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Lindh Lawyers Lose A Round

Citing national security concerns, a federal judge Tuesday refused to allow lawyers for John Walker Lindh to conduct pretrial interviews with Taliban and al Qaeda fighters who allegedly fought alongside him in Afghanistan.

U.S. District T.S. Ellis III adopted a government proposal for the defense to submit written questions for the military detainees now held at Guantanamo Bay, Cuba. Military interrogators will conduct the interviews and send a videotape to the defense team.

Ellis said he would closely monitor the government questioning on the defense's behalf and decide whether any questions were improperly eliminated from their list.

American-born Lindh, 21, is accused in a U.S. indictment of conspiring to murder U.S. nationals, providing services to al Qaeda and the Taliban and using firearms during crimes of violence. Jury selection for his trial is scheduled to begin Aug. 26.

Lindh's attorneys sought face-to-face interviews with the prisoners. The government said such interviews would compromise national security and that it needed time to screen the questions and answers.

"I find the government's assertion of claims of national defense and national security to be valid," Ellis said.

He added, however, that "if necessary, I will reassess the balance I have struck today" if the government improperly eliminates questions the defense needs to present its case.

Lindh's lawyers believe some of the al Qaeda and Taliban prisoners held in Cuba can confirm Lindh's contentions that he never contemplated fighting Americans in Afghanistan, that he received conventional military — not terrorism — training and that he had no role in planning a prison uprising in Afghanistan that led to the murder of a CIA agent. Legal Analyst Andrew Cohen says this is another ruling that probably would have gone the other way before September 11. In the wake of the terror attacks, however, few judges are going to want to second-guess the government when it comes to the intersection of the law and the military. The flip side of that is that the government can't cry wolf and it can't abuse the benefit of the doubt it's getting in this or any other terror-related case.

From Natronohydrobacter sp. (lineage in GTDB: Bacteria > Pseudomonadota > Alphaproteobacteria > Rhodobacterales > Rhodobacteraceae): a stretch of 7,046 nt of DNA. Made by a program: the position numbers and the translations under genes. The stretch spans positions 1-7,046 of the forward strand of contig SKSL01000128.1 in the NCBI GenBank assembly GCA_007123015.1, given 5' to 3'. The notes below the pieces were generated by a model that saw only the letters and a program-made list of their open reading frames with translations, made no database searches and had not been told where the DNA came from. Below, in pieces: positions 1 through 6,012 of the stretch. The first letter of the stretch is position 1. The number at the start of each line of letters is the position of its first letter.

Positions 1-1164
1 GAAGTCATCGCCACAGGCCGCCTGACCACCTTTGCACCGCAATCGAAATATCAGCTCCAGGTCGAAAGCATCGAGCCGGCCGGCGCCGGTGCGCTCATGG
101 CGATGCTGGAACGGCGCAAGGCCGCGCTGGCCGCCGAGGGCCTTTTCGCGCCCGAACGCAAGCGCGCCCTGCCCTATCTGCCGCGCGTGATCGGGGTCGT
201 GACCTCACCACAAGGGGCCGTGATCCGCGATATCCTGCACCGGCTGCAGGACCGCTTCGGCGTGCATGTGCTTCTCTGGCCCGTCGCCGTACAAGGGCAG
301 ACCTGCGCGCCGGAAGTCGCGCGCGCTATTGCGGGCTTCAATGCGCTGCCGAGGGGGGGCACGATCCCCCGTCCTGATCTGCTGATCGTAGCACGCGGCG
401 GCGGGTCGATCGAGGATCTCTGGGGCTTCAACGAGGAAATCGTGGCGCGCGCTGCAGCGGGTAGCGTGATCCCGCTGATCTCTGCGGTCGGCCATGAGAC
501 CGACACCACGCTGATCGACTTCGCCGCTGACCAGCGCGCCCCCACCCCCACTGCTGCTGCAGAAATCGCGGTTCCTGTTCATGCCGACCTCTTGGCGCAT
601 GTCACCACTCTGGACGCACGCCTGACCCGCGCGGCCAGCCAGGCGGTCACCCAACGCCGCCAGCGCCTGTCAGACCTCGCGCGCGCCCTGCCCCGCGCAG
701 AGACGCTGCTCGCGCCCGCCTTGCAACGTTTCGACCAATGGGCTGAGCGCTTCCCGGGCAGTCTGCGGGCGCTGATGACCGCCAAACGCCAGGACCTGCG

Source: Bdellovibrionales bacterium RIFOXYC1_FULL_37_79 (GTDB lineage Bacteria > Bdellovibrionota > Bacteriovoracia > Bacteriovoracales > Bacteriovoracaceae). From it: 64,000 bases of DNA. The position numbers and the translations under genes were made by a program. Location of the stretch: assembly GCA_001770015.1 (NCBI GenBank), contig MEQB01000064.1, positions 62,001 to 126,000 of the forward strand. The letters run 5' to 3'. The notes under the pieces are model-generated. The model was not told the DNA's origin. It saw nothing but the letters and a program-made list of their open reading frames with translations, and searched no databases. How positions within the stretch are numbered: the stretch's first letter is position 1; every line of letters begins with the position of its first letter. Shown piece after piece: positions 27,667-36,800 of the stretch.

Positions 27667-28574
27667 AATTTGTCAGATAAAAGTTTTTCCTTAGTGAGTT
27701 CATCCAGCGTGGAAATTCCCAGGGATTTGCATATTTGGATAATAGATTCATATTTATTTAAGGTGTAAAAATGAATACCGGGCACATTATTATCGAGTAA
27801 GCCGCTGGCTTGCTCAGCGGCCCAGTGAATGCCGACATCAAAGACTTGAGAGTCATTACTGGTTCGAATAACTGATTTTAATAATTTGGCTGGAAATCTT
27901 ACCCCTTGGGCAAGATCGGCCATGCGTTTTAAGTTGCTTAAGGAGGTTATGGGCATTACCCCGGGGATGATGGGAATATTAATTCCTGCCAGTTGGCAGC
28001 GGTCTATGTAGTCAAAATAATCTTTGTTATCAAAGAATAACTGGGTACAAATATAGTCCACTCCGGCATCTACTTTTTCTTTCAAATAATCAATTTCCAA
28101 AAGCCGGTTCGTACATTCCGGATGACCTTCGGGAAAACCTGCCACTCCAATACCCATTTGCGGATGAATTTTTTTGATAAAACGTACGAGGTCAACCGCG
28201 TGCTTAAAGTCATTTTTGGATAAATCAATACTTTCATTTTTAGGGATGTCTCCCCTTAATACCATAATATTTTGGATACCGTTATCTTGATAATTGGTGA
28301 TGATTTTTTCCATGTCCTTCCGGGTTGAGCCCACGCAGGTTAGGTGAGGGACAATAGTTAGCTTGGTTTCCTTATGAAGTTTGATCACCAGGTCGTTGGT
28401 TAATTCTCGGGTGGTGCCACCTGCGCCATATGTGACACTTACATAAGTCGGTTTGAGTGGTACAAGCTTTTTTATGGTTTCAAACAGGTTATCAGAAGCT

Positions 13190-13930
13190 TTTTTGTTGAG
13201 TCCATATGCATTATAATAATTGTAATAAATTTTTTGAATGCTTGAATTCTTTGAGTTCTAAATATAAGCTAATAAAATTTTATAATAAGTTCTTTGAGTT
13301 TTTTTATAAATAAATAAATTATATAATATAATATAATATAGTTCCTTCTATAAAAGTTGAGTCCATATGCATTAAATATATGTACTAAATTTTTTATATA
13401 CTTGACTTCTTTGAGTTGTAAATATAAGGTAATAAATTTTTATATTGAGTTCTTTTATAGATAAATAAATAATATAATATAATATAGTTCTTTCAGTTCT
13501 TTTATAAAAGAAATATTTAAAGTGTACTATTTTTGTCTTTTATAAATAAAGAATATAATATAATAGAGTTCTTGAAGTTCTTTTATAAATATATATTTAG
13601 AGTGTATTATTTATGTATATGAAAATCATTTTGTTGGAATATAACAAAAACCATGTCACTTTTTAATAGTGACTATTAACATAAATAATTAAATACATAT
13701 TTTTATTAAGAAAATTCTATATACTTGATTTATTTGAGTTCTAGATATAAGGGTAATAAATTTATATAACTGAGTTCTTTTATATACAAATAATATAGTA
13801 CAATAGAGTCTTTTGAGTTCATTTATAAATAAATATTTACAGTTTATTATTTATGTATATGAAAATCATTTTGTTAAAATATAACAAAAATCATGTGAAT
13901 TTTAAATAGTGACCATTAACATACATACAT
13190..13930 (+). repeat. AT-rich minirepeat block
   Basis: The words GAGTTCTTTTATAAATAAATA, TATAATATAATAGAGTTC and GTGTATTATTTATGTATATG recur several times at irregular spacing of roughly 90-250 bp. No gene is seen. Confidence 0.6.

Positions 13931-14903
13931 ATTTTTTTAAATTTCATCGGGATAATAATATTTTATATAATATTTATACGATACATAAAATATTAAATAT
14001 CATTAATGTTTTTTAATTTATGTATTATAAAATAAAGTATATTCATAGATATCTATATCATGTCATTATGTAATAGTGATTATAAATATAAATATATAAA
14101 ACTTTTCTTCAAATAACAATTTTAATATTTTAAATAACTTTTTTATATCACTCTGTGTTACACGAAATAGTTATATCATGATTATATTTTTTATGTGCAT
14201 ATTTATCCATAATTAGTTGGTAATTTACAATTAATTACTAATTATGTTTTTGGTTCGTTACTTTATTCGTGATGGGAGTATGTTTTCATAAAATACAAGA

Lindh attorney George Harris said the defense team would submit questions for 20 detainees in Cuba. The team also wants to interview Yaser Esam Hamdi, who is believed to be an American citizen and was moved from Cuba to the Norfolk Naval Station jail in Virginia.

Ellis said he may allow a face-to-face interview with Hamdi, and asked the government to file pleadings if it had any objections.

The Lindh defense team's pretrial strategy is to have charges against him thrown out and suppress statements he made to government interrogators. The system Ellis approved for interviewing the prisoners applies only to the pretrial motions and has no effect on any future requests by the defense to have the detainees testify at trial. Ellis said that question would be handled later.

Under the system approved by the judge, Lindh's lawyers will submit written questions to government attorneys representing the Justice Department and the Department of Defense, who will be separate from the prosecution team.

The questions will be woven into normal interrogation of the prisoners and defense lawyers will receive a summary of the answers. Lindh's lawyers also will get a chance to submit follow-up written questions and eventually will receive a videotape of the interview.

Ellis emphasized that if there is a dispute over any of the questions, "I'm going to be the arbiter."

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